1. How would the transition be accomplished: all at once, or by one group of physicians at a time?

2. If a hospital physician can write an order via his office computer, how will the bedside nurse be alerted that an order has been written?

3. What if two physicians, one of whom has not been transitioned to CPOE, unknowingly order the same stat drug, one on paper and the other by the computer? Will the bedside nurse be able to manage keeping track of orders on two systems?

There have been some eyebrow-raising studies on the impact of CPOE on patient outcomes in the past several years, with stunning contrasts between their conclusions. Read the rest of this entry ?

h1

‘Meaningful Use’: What’s It All About, And Why Should Nurses Care?

July 26, 2010

By Susan McBride, PhD, RN, professor at Texas Tech University Health Science Center School of Nursing. McBride and fellow nurse informaticists Mari Tietze and John Delaney will be blogging here on the intersection of nursing and informatics in the coming days. 

By DeclanTM, via Flickr.

Everyone knows by now that the Obama administration has made electronic health records (EHRs) a high priority and is providing financial incentives to health care providers (and yes, nurses are included in that group) to adopt them. But not everyone knows it’s not just about converting records from paper to digital—its much more than that.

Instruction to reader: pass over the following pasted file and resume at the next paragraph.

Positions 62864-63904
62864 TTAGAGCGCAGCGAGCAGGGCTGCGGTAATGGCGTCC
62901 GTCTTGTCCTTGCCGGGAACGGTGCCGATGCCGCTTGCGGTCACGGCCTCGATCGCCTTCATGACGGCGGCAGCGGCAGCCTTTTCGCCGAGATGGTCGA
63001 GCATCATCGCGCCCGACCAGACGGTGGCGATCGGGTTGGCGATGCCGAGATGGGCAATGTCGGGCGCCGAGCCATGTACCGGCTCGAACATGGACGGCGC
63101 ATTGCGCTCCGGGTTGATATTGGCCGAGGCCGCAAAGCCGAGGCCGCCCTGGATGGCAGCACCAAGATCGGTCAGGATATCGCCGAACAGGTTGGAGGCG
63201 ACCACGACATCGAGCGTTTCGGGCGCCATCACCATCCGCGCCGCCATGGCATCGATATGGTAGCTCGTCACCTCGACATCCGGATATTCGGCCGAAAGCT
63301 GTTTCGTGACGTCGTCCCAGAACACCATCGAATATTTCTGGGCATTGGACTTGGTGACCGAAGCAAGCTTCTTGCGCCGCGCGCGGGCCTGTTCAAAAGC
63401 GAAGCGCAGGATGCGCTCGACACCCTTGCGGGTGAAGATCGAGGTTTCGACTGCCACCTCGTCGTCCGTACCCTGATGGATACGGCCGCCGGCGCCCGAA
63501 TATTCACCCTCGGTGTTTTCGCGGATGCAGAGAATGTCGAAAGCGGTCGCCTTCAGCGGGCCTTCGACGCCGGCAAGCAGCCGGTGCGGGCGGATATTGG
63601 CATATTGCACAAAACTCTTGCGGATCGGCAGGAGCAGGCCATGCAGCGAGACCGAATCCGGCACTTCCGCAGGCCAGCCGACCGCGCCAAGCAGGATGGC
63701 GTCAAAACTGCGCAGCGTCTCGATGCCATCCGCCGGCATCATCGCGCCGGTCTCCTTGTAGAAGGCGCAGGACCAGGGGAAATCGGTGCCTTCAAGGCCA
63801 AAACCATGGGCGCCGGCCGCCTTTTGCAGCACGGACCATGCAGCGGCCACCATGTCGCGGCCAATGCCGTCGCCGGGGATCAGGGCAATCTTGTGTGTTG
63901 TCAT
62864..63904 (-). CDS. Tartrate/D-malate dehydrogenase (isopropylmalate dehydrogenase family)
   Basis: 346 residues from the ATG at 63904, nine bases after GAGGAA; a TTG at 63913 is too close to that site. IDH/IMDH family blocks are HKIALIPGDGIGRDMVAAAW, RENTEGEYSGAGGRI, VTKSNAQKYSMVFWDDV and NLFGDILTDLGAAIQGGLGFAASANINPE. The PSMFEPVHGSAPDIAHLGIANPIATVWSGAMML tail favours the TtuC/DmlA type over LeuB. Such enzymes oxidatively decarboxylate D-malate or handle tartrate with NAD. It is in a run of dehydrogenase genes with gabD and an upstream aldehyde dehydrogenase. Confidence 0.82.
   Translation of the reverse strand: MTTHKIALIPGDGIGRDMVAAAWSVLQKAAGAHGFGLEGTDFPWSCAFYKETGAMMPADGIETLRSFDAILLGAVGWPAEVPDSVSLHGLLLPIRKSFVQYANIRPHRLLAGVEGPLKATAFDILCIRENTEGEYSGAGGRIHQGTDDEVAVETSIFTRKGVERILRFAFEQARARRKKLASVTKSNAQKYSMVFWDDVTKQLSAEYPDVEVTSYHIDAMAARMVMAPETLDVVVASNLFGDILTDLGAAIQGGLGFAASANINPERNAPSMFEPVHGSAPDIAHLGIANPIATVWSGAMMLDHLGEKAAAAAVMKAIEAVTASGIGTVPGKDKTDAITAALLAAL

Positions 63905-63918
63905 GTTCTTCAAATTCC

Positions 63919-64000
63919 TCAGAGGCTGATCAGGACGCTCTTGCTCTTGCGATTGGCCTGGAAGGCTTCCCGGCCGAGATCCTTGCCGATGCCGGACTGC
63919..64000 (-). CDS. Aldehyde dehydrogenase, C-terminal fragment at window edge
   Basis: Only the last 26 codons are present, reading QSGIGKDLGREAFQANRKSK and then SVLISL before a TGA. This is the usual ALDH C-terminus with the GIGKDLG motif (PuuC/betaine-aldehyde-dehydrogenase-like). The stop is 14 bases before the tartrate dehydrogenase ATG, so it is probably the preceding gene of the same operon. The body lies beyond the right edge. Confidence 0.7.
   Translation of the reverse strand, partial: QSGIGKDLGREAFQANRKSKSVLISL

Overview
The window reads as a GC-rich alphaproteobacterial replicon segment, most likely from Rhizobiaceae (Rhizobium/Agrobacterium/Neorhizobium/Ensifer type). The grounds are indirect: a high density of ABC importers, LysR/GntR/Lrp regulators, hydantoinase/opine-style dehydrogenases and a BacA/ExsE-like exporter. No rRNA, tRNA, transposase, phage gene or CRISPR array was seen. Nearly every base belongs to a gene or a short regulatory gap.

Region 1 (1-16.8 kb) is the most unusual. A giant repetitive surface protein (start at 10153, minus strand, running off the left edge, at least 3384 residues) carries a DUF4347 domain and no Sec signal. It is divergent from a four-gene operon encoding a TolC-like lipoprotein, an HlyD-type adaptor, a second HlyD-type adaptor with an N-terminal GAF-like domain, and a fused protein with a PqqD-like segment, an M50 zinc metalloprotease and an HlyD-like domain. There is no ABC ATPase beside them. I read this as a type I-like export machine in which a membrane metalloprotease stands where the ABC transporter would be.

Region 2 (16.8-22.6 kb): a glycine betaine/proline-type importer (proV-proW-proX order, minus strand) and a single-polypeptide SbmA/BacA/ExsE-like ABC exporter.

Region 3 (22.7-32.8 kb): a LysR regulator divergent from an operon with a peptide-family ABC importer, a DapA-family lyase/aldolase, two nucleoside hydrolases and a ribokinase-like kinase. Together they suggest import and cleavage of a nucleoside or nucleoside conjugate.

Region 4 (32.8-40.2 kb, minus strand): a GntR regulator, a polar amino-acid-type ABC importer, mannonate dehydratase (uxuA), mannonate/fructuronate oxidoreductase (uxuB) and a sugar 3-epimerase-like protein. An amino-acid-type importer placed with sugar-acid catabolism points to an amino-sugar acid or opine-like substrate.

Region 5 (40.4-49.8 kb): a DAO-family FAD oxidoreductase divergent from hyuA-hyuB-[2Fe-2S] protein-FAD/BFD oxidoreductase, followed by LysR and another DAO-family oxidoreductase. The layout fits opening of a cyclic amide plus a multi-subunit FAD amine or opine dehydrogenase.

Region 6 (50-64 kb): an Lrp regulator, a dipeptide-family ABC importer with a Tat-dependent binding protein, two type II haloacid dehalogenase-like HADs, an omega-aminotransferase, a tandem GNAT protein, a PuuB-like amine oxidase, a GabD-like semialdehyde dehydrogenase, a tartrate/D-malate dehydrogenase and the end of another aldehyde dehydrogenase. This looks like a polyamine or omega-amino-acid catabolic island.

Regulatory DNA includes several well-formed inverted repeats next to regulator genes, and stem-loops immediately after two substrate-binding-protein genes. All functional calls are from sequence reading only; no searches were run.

On July 13, the Office of the National Coordinator (ONC) for Health Information Technology (HIT) released the final rules establishing definitions for the “meaningful use” of EHRs. The final rule is 864 pages and contains critical information for nurses to understand about how electronic records will change our lives. 

(No one expects every nurse to read the entire document. That’s why we’re going to be blogging about some important aspects of the topic. In the meantime, click here for a good overview of meaningful use and electronic medical records, as well as links to more exhaustive information. And for a short, useful table breaking down the rule by health outcomes policy priorities such as “improving care coordination,” have a look at this PDF: Stage 1. Meaningful Use Objectives and Associated Measures Sorted by Core and Menu Set.)

Ongoing concerns. The idea behind these rules is to establish EHRs within a National Health Information Network that will allow us to exchange health care information regardless of where we are in the nation. There are many concerns about privacy and security related to this network, and these concerns are likely to be the most difficult component to address in establishing it. But there are definite clinical advantages. Read the rest of this entry ?

Follow

Get every new post delivered to your Inbox.

Join 608 other followers